Academic theory on fundraising ethics has ignored beneficiaries and focused too much on donors, according to the latest Rogare white paper.
Rogare, the fundraising think tank based at Plymouth University, today published a white paper Rights Stuff: Fundraising’s ethics gaps and a new theory of fundraising ethics, which argues that fundraisers have a duty to both beneficiaries and donors.
It has called the new theory ‘Rights Balancing Fundraising Ethics’, and states: “Fundraising is ethical when it balances the duty of fundraisers to solicit support on behalf of their beneficiaries, with the right of donors not to be subjected to undue pressure to donate.”
'Little theory development'
Ian MacQuillin, director at Rogare and author of the paper said: “For such a fundamentally important topic, there has been surprisingly little theory development of fundraising ethics over the past 25 years.
“Fundraisers have a lot of applied ethics contained in their codes of practice, which tells them what they may or may not do. But there is very little in the way of ‘normative’ ethics that helps fundraisers understand why they ought or ought not do particular things, or provides a context for their ethical decision making frameworks.”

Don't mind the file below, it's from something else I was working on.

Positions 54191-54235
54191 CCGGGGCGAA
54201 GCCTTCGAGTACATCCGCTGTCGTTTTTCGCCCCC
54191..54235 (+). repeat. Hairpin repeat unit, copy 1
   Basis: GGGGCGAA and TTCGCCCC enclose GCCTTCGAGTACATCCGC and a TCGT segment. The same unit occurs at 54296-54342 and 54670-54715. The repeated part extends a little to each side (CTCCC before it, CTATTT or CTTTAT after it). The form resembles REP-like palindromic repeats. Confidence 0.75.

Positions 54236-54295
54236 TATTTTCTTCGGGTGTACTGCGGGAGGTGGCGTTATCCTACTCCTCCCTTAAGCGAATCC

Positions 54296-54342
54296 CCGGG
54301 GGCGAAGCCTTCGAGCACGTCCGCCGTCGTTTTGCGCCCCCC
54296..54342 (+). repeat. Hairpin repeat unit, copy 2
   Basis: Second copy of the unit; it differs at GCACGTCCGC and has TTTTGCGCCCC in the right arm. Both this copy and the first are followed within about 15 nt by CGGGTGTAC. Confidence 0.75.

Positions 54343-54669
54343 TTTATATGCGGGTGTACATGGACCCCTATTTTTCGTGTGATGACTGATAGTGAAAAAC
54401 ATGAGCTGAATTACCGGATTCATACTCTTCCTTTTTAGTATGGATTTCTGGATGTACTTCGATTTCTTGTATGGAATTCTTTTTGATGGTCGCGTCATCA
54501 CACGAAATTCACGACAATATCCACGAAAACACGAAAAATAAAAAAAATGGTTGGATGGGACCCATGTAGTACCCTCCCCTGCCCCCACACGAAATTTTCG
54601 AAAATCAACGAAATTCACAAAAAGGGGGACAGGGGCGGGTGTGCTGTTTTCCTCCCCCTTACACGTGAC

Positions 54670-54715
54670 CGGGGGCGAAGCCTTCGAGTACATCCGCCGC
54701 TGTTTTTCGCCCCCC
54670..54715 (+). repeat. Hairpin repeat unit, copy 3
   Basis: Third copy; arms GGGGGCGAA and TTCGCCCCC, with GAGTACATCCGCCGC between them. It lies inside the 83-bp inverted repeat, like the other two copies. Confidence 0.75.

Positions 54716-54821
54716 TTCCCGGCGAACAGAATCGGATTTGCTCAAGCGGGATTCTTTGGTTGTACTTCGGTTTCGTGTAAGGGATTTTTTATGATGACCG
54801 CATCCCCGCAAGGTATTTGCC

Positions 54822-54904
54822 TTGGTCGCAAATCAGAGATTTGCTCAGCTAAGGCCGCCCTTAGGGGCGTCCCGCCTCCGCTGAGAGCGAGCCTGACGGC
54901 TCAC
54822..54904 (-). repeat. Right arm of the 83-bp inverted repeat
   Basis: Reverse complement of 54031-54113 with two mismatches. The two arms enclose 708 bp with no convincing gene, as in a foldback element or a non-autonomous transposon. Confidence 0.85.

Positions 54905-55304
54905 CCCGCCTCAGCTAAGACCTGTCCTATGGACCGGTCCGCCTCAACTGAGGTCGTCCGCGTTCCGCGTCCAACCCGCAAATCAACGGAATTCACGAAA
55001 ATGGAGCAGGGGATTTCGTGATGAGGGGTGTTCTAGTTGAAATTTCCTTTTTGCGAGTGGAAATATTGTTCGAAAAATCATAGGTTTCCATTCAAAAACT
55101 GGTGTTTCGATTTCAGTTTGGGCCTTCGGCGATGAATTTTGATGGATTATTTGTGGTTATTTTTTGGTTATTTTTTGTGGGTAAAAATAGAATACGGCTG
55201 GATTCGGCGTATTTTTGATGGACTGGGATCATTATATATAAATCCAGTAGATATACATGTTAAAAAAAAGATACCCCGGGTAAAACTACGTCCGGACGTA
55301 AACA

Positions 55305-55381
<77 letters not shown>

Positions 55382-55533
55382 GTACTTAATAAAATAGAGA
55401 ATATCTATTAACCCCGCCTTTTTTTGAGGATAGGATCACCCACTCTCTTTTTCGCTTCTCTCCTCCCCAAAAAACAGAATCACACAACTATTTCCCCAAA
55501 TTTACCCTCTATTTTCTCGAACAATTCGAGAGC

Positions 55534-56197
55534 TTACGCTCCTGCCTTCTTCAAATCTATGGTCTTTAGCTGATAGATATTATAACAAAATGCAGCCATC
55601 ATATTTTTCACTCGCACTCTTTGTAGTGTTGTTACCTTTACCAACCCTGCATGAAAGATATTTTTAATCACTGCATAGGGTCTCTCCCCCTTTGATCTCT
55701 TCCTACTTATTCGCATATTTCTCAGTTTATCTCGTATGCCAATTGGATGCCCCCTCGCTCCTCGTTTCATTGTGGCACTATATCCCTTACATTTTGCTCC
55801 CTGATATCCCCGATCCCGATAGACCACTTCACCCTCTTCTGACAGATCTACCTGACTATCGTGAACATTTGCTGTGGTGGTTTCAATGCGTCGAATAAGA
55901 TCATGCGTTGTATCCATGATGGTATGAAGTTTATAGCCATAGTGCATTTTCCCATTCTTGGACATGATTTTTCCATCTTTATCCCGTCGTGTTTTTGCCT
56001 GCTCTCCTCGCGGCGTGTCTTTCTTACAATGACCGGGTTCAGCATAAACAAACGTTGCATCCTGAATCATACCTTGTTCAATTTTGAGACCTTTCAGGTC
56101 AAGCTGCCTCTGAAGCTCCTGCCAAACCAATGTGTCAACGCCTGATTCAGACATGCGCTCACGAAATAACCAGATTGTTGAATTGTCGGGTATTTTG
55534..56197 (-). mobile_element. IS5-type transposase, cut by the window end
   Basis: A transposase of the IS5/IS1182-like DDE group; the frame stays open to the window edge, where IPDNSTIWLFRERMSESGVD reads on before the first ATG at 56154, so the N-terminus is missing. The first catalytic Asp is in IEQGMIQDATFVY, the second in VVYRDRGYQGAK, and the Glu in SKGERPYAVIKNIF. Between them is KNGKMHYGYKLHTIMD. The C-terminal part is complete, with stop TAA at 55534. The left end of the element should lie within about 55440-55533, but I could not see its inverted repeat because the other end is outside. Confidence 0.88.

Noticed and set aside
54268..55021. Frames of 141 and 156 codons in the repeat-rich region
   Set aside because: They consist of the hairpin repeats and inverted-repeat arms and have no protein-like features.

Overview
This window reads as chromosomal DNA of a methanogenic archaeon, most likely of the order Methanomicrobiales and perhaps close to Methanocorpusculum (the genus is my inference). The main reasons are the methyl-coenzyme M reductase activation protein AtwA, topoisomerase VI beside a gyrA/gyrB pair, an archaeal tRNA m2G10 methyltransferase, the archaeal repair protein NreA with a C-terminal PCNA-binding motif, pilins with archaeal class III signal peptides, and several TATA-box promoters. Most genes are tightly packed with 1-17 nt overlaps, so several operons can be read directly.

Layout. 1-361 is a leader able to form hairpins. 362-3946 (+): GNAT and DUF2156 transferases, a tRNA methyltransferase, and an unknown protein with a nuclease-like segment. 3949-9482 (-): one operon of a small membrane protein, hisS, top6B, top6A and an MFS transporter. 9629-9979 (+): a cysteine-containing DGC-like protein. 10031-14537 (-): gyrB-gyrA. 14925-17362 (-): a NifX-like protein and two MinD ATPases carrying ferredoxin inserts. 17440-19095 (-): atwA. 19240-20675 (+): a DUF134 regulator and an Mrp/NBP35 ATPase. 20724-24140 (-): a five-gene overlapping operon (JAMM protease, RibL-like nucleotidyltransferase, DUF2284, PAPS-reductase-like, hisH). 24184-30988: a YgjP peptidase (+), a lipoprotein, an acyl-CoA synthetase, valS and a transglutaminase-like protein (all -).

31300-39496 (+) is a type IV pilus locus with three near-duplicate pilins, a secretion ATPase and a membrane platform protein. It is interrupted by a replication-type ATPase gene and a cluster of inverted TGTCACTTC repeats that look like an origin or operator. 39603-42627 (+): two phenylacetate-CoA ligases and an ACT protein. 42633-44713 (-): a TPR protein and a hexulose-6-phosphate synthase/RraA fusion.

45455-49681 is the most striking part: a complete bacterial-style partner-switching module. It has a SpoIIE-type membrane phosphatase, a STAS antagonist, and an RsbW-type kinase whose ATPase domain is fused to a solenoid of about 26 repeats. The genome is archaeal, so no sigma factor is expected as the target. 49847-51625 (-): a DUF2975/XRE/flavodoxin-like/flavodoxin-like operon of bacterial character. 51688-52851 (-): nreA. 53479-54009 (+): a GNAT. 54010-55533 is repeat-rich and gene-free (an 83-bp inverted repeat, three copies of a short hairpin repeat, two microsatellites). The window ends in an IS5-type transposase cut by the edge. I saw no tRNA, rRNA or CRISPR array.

Other theories of normative ethics outlined in the paper include ‘trustism’, focusing on public trust and ‘donorcentricism’, prioritising the needs of the donor.
MacQuillin said: “What normative thinking there has been quite startlingly ignores beneficiaries and focuses almost exclusively on fundraisers’ duties to their donors. Surprising as it may seem, Rights Balancing Fundraising Ethics brings beneficiaries into ethical decision making in fundraising for the first time.”
Rogare now plans to carry out a global survey of the existing ethical decision making processes used by fundraisers and launch a project looking at how beneficiaries are represented in marketing materials.